In the 18th and 19th centuries, wealthy British and European lovers exchanged eye miniatures, love tokens that captured the gaze of the recipients significant other. They were worn on the lapel as to be close to the heart.
Less than 1,000 are thought to exist, often both the owner of the piece and the subject within it are never identified.
Auguste-Germain Cadet-Picard, stickpin, made in Paris, 1867. He made and showed “electrical pins invented by Trouvé. At this exhibition, jewels with moving parts powered by electricity attracted a lot of attention. The jewel contains electric terminals so that, when connected to a battery concealed in the wearer’s pocket, the eyes roll and the jaws snap.”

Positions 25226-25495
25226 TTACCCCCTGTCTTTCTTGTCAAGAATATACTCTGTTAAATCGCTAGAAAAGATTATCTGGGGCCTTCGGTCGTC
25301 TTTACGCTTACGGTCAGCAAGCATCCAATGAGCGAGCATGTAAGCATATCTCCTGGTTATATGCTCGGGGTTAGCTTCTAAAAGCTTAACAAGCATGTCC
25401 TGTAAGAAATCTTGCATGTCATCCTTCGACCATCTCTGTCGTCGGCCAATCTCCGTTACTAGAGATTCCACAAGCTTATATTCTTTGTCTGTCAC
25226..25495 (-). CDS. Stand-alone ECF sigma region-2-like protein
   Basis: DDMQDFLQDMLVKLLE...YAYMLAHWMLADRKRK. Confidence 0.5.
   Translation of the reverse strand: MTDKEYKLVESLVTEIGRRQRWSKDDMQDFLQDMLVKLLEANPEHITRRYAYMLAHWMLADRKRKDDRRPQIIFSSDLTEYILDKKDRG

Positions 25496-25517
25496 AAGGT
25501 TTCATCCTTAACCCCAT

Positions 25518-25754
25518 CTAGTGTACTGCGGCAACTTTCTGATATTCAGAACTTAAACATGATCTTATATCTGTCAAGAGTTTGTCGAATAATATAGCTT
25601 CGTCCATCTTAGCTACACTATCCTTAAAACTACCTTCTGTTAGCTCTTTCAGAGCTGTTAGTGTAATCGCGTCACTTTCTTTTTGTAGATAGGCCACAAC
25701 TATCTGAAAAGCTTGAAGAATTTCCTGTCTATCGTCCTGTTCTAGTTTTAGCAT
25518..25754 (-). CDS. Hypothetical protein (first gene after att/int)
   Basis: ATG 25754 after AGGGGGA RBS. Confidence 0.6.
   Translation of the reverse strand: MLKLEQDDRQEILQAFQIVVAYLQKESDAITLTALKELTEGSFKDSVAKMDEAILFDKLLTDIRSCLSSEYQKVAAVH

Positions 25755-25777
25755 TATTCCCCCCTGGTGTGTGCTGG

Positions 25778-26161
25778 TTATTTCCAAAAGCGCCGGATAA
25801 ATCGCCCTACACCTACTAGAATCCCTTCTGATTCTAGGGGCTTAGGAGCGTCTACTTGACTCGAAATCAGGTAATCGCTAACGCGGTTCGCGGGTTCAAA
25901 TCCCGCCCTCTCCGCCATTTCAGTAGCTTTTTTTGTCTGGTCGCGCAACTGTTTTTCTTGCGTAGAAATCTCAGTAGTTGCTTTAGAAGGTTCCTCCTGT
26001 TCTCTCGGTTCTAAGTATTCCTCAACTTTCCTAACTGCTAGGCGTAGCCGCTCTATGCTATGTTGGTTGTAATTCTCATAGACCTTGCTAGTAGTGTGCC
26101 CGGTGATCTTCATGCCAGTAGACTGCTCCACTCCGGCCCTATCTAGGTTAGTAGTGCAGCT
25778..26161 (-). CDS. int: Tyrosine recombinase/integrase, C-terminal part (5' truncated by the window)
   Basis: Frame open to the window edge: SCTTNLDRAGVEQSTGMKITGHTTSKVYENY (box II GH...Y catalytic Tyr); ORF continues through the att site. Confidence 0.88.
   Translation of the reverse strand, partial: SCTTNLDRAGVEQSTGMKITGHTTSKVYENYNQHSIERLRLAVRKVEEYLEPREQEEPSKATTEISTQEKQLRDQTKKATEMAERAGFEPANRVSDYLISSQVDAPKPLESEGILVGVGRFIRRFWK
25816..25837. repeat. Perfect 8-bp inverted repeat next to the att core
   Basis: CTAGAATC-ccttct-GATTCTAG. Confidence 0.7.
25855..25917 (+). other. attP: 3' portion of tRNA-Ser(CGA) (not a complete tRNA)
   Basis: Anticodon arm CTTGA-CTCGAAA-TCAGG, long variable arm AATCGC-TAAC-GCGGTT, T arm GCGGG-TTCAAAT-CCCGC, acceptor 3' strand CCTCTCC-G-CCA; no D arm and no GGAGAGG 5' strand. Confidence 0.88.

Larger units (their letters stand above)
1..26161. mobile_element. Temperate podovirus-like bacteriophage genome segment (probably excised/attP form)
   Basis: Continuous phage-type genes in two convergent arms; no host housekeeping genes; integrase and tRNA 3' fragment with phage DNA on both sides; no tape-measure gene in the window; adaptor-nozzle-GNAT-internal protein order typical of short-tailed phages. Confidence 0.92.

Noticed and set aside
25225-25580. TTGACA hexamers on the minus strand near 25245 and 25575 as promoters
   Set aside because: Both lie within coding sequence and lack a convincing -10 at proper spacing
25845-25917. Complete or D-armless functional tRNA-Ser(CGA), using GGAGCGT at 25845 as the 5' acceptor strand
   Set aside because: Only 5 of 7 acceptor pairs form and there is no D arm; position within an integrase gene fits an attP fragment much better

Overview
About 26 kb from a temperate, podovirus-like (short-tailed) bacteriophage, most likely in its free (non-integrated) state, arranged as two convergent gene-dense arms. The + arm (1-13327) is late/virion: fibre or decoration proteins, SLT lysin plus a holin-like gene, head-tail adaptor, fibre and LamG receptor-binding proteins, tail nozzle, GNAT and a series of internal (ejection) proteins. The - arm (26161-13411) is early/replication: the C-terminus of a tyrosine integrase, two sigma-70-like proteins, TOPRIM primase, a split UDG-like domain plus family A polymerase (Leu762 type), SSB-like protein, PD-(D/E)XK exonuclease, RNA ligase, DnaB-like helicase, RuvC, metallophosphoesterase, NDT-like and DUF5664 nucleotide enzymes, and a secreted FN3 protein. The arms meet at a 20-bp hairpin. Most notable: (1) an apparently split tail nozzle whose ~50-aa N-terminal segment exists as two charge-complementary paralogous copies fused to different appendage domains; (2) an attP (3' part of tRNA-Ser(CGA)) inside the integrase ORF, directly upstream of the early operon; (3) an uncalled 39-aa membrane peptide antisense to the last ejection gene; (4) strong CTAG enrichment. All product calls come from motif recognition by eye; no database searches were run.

How precious is this stick-pin? I want to put one in the collar of my blazer.
Jewelry designed by Salvador Dali.
“My art encompasses physics, mathematics, architecture, nuclear science – the psycho-nuclear, the mystico-nuclear – and jewelry – not paint alone,” Dali wrote in the 1959 catalog.
BELL CUFF / WAVEFORM Series | Sakurako Shimizu
“Waveform Series” consists of laser-cut shapes of various sounds, rendered in silver, gold or other precious metal and presented as wearable jewelry.
Human expressions such as yawn, sneeze, or giggle were used for earlier pieces. “Bell” is a silver cuff bracelet adorned with a waveform of church bell.
Jewelry of the future.